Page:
What begins as a simple parent-teacher meeting between recently separated Brian (Stephen Jones) and Donna (Sarah Morris), and teacher Mr McAfferty (Will O’Connell), to talk about their son Jayden’s literacy struggles in school, spirals quickly as tension bubbles about social and cultural divides within the classroom. Scenes flicker between the parent-teacher meeting, and also student-teacher after-school ‘homework club’, as Morris and Jones deftly switch between playing Brian and Donna to Jayden and classmate Kaylie. Morris does a particularly good job of switching to an energetic Kaylie at the drop of a hat, really capturing the playfulness of a nine-year-old.

This play confidently asks questions about the complexities of a failing education system. How does a difficult domestic situation affect important decision-making for your children? What decision is ‘right’ as a teacher when school rules conflict with personal ideologies of a course of action? How have both educators and parent alike been jaded by the education system? Is it the children who ultimately lose out amidst all this power play between parent and teacher? There are no conclusive answers, and we are left feeling emotionally sucker-punched by the end.

Mr McAfferty hides behind fancy and unnecessary jargon, angering Brian as he feels spoken down to, as well as reminding Donna of her own experiences being let down by the education system. They begin with the thought that they don’t want their child “going through the rest of his life thinking something is wrong with him”, and Mr McAfferty’s superfluous, almost patronising, language only exacerbates their insecurities and uncertainties.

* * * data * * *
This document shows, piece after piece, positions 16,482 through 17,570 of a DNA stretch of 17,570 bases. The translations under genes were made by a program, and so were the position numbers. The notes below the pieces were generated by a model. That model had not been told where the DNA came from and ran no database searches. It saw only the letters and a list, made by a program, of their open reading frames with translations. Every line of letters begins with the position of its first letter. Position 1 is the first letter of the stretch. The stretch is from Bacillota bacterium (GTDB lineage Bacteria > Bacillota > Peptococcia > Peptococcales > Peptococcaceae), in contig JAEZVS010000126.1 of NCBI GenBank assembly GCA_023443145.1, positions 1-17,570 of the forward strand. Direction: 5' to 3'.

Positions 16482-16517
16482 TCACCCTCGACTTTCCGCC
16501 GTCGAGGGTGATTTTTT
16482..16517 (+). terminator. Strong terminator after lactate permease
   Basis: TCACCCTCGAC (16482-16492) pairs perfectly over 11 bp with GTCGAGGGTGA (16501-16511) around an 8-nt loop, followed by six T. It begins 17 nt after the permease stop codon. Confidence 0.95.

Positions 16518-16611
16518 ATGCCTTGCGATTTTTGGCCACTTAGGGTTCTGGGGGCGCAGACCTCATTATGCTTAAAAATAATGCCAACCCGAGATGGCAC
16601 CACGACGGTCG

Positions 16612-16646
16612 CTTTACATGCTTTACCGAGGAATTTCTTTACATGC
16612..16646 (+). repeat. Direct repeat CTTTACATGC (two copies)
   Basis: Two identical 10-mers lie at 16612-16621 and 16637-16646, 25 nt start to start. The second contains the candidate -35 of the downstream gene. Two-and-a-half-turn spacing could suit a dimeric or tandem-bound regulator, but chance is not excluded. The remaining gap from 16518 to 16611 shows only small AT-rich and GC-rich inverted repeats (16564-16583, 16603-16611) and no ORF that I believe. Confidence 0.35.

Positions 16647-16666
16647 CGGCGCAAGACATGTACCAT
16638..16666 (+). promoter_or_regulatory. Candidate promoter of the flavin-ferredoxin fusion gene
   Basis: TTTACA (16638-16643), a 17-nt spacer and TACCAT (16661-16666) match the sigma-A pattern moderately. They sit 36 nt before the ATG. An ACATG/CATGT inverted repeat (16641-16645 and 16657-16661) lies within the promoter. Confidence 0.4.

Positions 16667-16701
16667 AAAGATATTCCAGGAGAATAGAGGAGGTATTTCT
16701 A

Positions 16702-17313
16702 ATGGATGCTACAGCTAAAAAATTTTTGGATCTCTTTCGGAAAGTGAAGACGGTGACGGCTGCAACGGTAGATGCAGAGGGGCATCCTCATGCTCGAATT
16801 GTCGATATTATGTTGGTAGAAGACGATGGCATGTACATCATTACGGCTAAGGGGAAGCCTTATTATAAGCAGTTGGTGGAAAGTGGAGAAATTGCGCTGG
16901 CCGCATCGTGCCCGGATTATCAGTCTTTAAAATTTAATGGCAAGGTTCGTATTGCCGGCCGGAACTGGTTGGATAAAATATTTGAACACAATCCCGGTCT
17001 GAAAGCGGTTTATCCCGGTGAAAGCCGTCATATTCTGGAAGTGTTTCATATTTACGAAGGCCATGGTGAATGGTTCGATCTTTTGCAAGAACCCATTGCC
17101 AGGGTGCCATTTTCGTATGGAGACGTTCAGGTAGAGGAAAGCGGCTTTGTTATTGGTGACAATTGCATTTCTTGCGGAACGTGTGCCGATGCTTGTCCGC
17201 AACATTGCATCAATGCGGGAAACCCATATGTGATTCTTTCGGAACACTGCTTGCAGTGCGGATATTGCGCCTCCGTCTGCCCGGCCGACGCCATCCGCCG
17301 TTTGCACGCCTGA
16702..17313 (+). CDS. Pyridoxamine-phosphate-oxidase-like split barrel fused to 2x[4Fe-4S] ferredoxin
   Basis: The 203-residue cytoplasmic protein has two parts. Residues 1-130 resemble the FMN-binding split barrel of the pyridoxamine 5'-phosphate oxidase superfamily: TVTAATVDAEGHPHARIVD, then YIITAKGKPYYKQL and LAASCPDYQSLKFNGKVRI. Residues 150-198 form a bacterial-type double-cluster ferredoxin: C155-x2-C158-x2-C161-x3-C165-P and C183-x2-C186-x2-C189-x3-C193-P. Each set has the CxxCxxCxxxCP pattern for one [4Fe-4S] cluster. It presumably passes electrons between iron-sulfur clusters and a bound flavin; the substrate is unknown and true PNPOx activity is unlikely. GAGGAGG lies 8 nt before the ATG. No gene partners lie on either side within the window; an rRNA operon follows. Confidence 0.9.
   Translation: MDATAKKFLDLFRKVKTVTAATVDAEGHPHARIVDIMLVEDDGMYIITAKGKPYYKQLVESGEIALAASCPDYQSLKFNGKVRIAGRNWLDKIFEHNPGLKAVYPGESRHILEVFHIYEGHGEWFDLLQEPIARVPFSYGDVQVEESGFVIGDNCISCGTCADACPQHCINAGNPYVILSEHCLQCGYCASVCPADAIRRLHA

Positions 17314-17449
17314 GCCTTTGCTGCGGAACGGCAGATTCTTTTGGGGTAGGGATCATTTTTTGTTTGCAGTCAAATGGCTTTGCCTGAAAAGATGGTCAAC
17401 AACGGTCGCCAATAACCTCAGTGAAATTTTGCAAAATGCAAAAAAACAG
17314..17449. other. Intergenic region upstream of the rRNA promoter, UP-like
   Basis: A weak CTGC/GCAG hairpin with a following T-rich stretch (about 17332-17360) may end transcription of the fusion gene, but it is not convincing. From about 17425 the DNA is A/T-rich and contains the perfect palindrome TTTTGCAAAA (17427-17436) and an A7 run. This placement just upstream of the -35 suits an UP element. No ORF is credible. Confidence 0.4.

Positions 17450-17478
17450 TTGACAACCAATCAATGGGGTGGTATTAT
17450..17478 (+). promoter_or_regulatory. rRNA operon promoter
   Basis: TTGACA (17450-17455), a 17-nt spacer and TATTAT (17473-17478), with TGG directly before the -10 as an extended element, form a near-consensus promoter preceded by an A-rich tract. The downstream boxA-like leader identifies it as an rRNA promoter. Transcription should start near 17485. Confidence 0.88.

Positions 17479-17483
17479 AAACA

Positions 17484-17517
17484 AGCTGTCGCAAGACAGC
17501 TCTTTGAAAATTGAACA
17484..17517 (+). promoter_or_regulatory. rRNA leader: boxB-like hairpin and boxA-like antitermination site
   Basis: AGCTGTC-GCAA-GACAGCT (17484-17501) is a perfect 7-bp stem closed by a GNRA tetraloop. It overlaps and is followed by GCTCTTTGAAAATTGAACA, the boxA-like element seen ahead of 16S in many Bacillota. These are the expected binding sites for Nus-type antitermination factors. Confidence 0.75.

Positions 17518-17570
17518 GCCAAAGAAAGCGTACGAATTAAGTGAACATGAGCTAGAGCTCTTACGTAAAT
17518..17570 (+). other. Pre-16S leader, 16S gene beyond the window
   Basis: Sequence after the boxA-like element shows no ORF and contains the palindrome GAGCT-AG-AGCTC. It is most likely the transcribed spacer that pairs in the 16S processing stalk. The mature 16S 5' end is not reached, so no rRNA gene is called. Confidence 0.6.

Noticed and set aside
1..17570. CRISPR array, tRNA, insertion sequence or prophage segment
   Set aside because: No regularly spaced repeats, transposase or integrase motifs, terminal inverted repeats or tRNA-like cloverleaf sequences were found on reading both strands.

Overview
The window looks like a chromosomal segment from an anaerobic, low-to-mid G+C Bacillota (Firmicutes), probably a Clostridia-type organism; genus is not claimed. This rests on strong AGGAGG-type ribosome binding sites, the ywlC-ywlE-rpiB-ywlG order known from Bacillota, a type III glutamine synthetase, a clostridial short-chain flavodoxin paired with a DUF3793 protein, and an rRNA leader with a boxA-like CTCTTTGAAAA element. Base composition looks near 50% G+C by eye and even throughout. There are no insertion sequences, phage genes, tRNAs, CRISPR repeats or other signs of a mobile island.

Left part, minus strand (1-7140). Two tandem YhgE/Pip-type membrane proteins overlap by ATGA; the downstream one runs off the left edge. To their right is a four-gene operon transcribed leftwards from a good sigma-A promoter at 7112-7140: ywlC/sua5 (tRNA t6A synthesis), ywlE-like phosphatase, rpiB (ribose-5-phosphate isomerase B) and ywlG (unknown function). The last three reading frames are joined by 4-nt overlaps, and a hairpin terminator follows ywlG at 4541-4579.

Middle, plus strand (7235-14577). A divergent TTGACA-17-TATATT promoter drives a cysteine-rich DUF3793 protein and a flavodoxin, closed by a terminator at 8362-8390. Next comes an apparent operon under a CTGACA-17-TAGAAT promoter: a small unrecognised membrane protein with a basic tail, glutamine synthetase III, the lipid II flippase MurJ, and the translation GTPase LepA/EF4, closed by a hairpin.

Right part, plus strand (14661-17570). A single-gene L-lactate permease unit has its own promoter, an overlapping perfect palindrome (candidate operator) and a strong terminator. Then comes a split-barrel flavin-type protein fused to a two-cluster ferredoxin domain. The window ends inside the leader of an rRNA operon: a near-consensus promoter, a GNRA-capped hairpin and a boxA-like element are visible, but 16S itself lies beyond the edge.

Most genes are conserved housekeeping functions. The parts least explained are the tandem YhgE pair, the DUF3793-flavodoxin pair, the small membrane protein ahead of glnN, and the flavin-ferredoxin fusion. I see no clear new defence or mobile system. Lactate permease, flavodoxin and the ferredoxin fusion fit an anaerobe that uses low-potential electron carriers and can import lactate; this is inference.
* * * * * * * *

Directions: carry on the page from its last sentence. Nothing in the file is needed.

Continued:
Time is split between moments of humour, moments of discomfort, and moments of hostility, but they all piece together well to tell an interesting story. We never leave the classroom, creating a confined environment for the escalating drama and shock ending. The characters are well-developed, particular Mr McAfferty, and O’Connell does a brilliant job switching between the soft-spoken personality we see initially, his enthusiastic interaction with the students, and his evolution to condescension towards the parents, then aggressive, then regretful. The scene switches between parent-teacher and student-teacher really highlight the juxtaposition between his two ‘personalities’ and how he changes as the play progresses.

My only criticism would be that 95-minutes seemed a little long, especially with no interval, and although it didn’t struggle to capture my attention for the full length of the play, it did move a little slowly at points. But stellar performances and insightful subject matter still make this play well worth the watch.

- 4 stars